Starting this week, President Nicos Anastasiades and Energy Minister Giorgos Lakkotrypis will hold a round of meetings with energy companies in a bid to promote the third oil and gas licensing round.
July 22 is the deadline for expressions of interest in the third licensing round. The acreage opened up for bidding are Blocks 6, 8 and 10 in the island’s Exclusive Economic Zone (EEZ).
Speaking to the public broadcaster, Lakkotrypis said he was headed to London, where this Wednesday he will be seeing representatives of energy companies. Later in the week he will fly on to Houston, Texas for similar meetings.
Media are speculating that the companies which have so far expressed an interest – without this meaning that they will submit offers – include ‘new and old players’ in the Cypriot EEZ.
French giants Total and Italy’s ENI are said to have requested updated geological data. An unnamed Russian energy outfit has reportedly done the same.
Total currently has an exploration licence on Block 11. ENI has licences on Blocks 2, 3, and 9.
The ‘prize’ appears to be Block 10, which lies near the border of Egypt’s EEZ and in close proximity to the massive Zohr find.
Neighbouring Israel has also been busy. According to Israeli news outlet Globes, the country’s Ministry of National Infrastructures, Energy and Water Resources is set to publish 60 new oil and gas licences, ending four years in which the country’s economic waters have been closed for offshore energy exploration.
Globes also reported that Shaul Meridor, the director general of the ministry, is holding a round of meetings in New York with potential investors in Israel’s natural gas market.
Among other things, Meridor has been talking about a prospective Israel-Turkey gas pipeline. The Israeli official said that Turkey’s relative proximity to Israel meant the pipeline “could be swiftly laid”.
The Israel-Turkey pipeline appears to be back in play after the two nations signed a reconciliation agreement last week ending six years of frosty relations following the 2010 Mava Marmara Gaza flotilla incident.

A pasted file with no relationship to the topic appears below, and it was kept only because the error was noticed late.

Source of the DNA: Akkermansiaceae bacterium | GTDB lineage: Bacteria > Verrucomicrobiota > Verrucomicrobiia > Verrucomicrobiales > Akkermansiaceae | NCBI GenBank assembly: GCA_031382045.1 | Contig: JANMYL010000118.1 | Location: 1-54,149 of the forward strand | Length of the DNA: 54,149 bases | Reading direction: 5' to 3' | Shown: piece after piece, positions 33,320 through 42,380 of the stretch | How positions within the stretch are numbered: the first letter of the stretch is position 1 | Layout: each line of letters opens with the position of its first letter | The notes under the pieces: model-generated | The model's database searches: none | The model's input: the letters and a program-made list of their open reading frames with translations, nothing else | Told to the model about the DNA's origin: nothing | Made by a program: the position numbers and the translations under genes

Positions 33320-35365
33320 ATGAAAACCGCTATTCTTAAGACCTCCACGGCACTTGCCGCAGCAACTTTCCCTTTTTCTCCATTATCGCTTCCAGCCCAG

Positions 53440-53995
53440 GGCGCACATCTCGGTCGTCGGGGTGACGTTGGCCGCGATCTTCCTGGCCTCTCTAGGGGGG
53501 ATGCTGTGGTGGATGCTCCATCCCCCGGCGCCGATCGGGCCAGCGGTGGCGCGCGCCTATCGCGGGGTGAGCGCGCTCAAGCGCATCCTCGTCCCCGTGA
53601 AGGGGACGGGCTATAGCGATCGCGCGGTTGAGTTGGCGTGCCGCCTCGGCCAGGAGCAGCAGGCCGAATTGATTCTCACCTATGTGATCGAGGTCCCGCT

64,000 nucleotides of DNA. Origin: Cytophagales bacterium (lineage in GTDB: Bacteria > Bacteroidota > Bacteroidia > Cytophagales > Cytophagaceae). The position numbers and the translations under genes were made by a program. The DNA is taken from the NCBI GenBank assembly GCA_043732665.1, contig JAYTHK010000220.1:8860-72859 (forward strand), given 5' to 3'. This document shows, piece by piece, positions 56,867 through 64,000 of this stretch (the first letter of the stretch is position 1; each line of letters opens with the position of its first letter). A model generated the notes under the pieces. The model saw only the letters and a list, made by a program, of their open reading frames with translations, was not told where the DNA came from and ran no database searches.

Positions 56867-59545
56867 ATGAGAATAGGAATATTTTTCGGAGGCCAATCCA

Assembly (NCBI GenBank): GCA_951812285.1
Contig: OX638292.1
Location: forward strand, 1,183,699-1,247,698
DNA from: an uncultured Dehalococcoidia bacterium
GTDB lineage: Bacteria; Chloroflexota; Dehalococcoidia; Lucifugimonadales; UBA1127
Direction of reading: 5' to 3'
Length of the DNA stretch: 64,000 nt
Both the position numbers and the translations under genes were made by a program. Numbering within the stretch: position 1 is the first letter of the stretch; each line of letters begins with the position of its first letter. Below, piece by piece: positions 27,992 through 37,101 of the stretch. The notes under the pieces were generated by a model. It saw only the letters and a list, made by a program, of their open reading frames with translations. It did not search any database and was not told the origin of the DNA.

The mooted pipeline must necessarily pass through Cypriot waters. Nicosia has repeatedly stated it is opposed to an Israel-Turkey pipeline running through its EEZ until a comprehensive settlement of the Cyprus problem.
But as an energy analyst previously told the Cyprus Mail, whereas Tel Aviv would prefer to have Nicosia’s consent for the pipeline, it does not need it.
Cyprus and Turkey are members of the Energy Charter Treaty, where EEZs are not considered sovereign territory, therefore the owner of an EEZ cannot stop a project from going ahead.
Commenting on this on Monday, Lakkotrypis suggested Cyprus was not worried about the stance of its ally, Israel.
“Our relations with Israel have deepened. In official channels, the Israel to Turkey pipeline has not been discussed at length,” he told CyBC.
But earlier, Globes had quoted an unnamed Cypriot energy executive who was said to be “furious” with the prospect of Israel now pushing the pipeline project.
A Globes expose from last October claimed that Israel was demanding that Cyprus include it in its development of the Aphrodite prospect because some of the reservoir spills over into Israel’s Yishai reservoir. Israel meanwhile was said to be refusing to sign a unitisation agreement with Cyprus, which would officially regulate the development of their shared oil and gas reservoirs – delaying the development of the Cypriot field.
According to Globes, Israel could offer a “barter deal” where Israel “releases” the Aphrodite reservoir in return for the authorisation for its Turkish pipeline. In such a deal, Cyprus could also connect to the pipeline and export gas to both Turkey and Europe.
Meantime Lakkotrypis revealed that the government was submitting on Monday its observations on the revised development plan for Aphrodite submitted to it by the consortium holding the licence.
A period of deliberations will follow, the minister said, so that the government and the consortium can reach agreement regarding the when’s and how’s of developing the reservoir.
Lakkotrypis conceded that no buyers have yet been lined up for the Aphrodite gas, attributing this to low oil and gas prices which are discouraging investment.
The minister said also that Total would be ready to begin exploratory drilling in their Block 11 acreage in early 2017.
On the relocation of Total’s onshore logistics base from Larnaca to Limassol port, Lakkotrypis said this has been agreed.
Back in February, Larnaca’s municipal council voted against granting a six-month extension to the base’s operation at the town’s port, forcing the government to seek an alternative location for Total.